121

How can I move files (like mv command shell) on node.js? Is there any method for that or should I read a file, write to a new file and remove older file?

15 Answers 15

135

According to seppo0010 comment, I used the rename function to do that.

http://nodejs.org/docs/latest/api/fs.html#fs_fs_rename_oldpath_newpath_callback

fs.rename(oldPath, newPath, callback)

Added in: v0.0.2

oldPath <String> | <Buffer>
newPath <String> | <Buffer>
callback <Function>

Asynchronous rename(2). No arguments other than a possible exception are given to the completion callback.

  • 5
    For those wondering where @seppo0010's comment went: it was on my answer, which I deleted and posted as a comment on the OP. – Matt Ball Dec 20 '11 at 18:46
  • 6
    This will not work if you are crossing partitions or using a virtual filesystem not supporting moving files. You better use this solution with a copy fallback – Flavien Volken Sep 2 '15 at 12:50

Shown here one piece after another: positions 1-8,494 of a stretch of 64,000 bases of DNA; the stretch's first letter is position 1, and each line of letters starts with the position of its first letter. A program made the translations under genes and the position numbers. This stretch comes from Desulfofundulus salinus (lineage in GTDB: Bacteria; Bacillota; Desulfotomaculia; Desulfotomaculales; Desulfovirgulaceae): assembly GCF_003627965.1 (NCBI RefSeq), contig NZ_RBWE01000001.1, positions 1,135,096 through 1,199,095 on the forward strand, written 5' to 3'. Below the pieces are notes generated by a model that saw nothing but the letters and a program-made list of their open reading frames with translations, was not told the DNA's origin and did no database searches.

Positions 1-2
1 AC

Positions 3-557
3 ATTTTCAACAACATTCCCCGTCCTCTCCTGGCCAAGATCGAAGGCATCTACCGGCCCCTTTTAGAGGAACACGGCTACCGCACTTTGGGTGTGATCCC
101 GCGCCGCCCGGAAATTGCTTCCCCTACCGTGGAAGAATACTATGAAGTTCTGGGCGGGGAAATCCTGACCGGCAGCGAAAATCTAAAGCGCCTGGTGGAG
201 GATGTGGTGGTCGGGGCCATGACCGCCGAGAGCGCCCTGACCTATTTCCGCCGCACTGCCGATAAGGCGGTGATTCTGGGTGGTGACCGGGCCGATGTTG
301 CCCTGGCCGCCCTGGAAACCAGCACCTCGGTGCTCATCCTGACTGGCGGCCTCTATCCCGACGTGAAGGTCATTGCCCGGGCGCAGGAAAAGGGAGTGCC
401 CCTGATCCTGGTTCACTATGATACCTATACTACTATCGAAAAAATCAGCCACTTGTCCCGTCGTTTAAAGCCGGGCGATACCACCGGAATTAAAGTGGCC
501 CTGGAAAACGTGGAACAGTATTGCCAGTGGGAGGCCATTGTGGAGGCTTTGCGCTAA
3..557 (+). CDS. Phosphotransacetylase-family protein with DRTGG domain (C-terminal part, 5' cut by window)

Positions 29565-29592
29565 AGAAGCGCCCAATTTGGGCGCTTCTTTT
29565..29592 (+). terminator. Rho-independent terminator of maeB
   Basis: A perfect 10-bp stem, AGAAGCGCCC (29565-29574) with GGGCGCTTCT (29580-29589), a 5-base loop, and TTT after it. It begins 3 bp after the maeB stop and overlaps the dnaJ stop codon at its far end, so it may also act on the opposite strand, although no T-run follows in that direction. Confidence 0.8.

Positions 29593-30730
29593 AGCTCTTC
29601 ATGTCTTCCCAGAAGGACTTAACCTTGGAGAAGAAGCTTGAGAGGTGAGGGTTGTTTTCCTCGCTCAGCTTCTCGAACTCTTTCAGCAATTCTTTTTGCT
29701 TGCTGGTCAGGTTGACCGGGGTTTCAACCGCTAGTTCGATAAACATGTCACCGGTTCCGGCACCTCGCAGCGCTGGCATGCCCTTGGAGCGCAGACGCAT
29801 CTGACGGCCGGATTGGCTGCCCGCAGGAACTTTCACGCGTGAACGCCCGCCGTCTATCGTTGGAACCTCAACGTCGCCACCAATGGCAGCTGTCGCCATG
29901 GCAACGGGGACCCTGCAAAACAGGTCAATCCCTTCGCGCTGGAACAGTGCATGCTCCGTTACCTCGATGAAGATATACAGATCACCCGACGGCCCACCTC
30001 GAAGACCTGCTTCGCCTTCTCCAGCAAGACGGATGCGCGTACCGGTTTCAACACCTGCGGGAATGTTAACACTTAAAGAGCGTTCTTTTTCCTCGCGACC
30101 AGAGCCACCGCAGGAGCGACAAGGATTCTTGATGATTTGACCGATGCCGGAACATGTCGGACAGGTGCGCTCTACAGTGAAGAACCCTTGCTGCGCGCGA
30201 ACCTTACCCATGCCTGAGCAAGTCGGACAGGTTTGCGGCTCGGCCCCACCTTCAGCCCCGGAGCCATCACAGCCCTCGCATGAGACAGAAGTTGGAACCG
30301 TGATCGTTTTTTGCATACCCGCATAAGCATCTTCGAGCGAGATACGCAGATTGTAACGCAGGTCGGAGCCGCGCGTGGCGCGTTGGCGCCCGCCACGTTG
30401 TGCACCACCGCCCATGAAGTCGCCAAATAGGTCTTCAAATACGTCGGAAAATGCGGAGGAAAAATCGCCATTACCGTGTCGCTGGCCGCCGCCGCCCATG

40

This example taken from: Node.js in Action

A move() function that renames, if possible, or falls back to copying

var fs = require('fs');

module.exports = function move(oldPath, newPath, callback) {

    fs.rename(oldPath, newPath, function (err) {
        if (err) {
            if (err.code === 'EXDEV') {
                copy();
            } else {
                callback(err);
            }
            return;
        }
        callback();
    });

    function copy() {
        var readStream = fs.createReadStream(oldPath);
        var writeStream = fs.createWriteStream(newPath);

        readStream.on('error', callback);
        writeStream.on('error', callback);

        readStream.on('close', function () {
            fs.unlink(oldPath, callback);
        });

        readStream.pipe(writeStream);
    }
}
  • 2
    Worked like a charm. Thanks! If I may add a little bit: 'move' might be a better name when it unlinks oldPath. – Jokester Feb 18 '17 at 16:41
  • The copy() function is OK in this case, but if someone means to wrap it inside a Promise object, please either see my "answer" below or keep in mind to resolve the promise upon the "close" event on the write stream, not on the read stream. – Jem Dec 12 '18 at 10:31
  • This looks like something that'll work for my needs, however I don't know how to use the module.exports = function { } style. do I copy this code into my app itself where I already have var fs = require('fs'); and then call fs.move(oldFile, newFile, function(err){ .... }) instead of fs.rename ? – Curious101 Apr 12 at 4:56